Union and non-union citizens reacted strongly, descending upon the Capitol, historically the place for the public to come and express their opinions about their government and its legislation. Republicans cut off public input on the bill, leaving hundreds, if not thousands of citizens, out of the legislative process. The Democrats decided to continue unofficial hearings so that every citizen who wanted to would have a chance to speak on the bill. With the building left open for these hearings, thousands of people kept the Capitol building occupied day and night.
The bill was introduced on February 11. On February 13 a little less than 200 people protested at the Capitol. On Valentine’s Day, the Teaching Assistants’ Association (TAA) delivered Valentine’s Day cards to the Governor’s office. The following day several thousand people showed up to protest. On February 16 I felt the need to be there and took the day off of work to join an estimated 30,000 others protesting the bill. The protests continued to grow until there were nearly 150,000 people on the Capitol steps and surrounding streets.
The feeling was exhilirating. To see, hear, and feel that many people speaking out against a piece of legislation was awe-inspiring. They stood outside through cold and snow for hours at a time and camped inside for days at a time. Though ultimately the bill passed through trickery and political ploys it was incredible to see the people power arrayed against it. The feeling of the power of the people continued throughout the legislative session and was probably responsible for the mining bill failing to pass later in the session. Although Walker survived his recall some of his Republican cohorts lost their seats in their own recalls.
Unfortunately, Walker and his Tea Party allies retained control of the both houses of the Legislature after subsequent elections, which pretty much allows them to pass whatever they desire this year. The massive numbers of protesters tailed off little by little, leaving the several dozen Solidarity Sing Along members to show up every day at noon and a handful of other protesters who still show up with signs or a song. It can be very difficult to maintain the kind of passion and momentum that existed two years ago, particularly when the system, through the legislature and the courts, keeps dealing blows to the people.
Still, two years later, many of those awakened during the Wisconsin Uprising are still fighting passionately for what they believe in and against those who would sell out the people of Wisconsin to outside corporate interests–whose only goal is to make money for their shareholders. There are still occasional and regular protests–against the newly reintroduced mining bill, Wisconsin Manufacturers & Commerce, Walker’s upcoming budget, and more. Those who still come to the Capitol regularly are passionate and have never given up the fight. Those who take part in the Solidarity Sing Along have been given dozens upon dozens of citations simply for gathering to sing songs and continuing the fight against the new plutocracy. Virtually every one of the citations has been dismissed because the Capitol is truly the people’s house and long considered a public forum. These patriots deserve a thanks from everyone in Wisconsin for their stubborn persistence in reminding the oligarchs who really owns the state.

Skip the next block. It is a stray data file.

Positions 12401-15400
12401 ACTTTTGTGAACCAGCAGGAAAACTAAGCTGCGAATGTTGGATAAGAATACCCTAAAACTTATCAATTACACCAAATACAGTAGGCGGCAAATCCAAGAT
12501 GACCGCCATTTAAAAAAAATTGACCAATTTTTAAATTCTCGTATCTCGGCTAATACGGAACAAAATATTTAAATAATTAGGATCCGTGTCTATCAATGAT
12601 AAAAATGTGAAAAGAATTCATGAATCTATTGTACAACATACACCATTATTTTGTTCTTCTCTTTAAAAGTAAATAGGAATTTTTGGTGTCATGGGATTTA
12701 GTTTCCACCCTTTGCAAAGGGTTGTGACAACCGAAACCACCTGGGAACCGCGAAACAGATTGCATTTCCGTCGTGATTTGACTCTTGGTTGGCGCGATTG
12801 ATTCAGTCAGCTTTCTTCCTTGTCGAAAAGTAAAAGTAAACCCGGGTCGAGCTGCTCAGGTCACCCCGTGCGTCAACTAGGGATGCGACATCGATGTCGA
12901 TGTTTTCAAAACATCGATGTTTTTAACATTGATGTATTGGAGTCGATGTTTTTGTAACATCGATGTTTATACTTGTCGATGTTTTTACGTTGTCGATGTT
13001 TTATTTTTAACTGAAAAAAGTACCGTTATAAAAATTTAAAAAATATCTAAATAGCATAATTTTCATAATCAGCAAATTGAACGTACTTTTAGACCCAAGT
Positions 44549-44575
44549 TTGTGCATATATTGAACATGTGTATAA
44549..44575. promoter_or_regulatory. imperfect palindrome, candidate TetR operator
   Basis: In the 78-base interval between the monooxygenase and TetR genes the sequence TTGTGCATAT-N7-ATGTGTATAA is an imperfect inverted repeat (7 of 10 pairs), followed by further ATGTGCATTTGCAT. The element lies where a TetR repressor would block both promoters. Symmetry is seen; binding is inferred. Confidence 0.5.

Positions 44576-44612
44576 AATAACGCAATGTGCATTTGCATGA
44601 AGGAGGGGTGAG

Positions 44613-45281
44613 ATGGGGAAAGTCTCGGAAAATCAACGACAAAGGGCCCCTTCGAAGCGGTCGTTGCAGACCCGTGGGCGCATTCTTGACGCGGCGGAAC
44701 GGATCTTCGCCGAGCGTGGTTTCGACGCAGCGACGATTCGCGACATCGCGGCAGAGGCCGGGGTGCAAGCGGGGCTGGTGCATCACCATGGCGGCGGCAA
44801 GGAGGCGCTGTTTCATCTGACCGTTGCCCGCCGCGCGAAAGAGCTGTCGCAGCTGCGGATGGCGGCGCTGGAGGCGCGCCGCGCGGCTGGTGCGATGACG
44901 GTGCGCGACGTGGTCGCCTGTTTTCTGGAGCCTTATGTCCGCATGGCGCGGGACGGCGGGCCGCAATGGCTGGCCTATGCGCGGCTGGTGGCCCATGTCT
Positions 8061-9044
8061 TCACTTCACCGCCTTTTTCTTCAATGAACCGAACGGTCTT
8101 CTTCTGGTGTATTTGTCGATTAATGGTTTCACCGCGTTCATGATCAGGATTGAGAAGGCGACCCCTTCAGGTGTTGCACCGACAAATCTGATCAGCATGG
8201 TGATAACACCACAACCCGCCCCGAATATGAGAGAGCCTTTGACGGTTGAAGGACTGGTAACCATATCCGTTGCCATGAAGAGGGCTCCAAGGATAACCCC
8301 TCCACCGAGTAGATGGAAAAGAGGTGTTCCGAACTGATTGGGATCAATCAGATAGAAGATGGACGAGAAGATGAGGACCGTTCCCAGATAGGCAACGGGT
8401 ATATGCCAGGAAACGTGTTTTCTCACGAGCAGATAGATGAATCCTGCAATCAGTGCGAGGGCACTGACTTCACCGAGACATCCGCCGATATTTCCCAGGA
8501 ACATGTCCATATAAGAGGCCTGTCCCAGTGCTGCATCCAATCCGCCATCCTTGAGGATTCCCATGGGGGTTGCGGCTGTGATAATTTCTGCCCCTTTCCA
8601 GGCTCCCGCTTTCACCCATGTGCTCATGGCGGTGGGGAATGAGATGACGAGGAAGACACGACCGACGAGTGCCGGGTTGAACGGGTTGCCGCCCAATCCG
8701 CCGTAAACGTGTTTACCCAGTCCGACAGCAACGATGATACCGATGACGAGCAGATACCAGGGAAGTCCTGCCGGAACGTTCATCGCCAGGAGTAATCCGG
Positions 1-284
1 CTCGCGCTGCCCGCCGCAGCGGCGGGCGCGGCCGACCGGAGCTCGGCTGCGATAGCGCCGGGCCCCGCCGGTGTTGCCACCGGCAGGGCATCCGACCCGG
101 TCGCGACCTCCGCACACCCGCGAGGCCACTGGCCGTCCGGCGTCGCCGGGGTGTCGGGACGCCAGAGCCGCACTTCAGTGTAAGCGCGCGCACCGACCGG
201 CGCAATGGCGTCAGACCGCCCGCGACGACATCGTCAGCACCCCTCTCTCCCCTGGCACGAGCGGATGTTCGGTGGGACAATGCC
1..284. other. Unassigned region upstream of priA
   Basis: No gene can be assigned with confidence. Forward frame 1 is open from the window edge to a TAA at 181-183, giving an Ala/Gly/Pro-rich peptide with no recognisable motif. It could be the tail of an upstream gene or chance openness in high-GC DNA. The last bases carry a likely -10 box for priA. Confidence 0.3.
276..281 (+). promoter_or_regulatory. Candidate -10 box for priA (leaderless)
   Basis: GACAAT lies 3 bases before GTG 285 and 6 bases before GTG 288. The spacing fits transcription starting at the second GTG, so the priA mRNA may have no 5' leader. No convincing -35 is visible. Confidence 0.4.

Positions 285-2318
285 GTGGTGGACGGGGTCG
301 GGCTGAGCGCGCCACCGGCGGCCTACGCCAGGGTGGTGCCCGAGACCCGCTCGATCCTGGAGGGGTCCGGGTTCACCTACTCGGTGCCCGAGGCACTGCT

I am still trying to go every day, too. I stand in the Capitol rotunda and sing four verses of “We Shall Overcome” after my workday. I don’t make it every day, but I do my best. For me, if our fight two years ago was a legitimate fight, then I can’t walk away from it. Walker and his compatriots in the Legislature are still selling out the state. They are still working on privatizing as much of the state as possible, including schools and prisons. They are still trying to pass a socially conservative agenda which doesn’t appear to coincide with most polls of the people of Wisconsin. They are still trying to manipulate voting to their advantage. They are working without consideration of the will of the people, still arrogant in the way they do it, and they still don’t seem to care about the law or social constructs regarding the way we do things in Wisconsin.
I will continue to sing and fight for justice. I will continue to keep an eye on proposed legislation and the impact it will have on my people. And while I don’t expect 150,000 people to join me and my fellow diehards again any time soon I do know that there are several hundred (and sometimes thousands) who are equally as passionate about protecting this state and I know they will be there whenever there is a good reason to be called back into action. And even though we are aware we cannot stop most of the bad legislation simply because of the numbers in the legislature and Supreme Court we can draw attention to the worst of it. Some day we may be able to look back and at least know that we did everything we could to keep those in power in check as much as possible. Perhaps a couple bad bills will be stopped, or some others delayed, just long enough for a more representative legislature to take its place. At the very least, we will be able to sleep at night knowing we made a stand.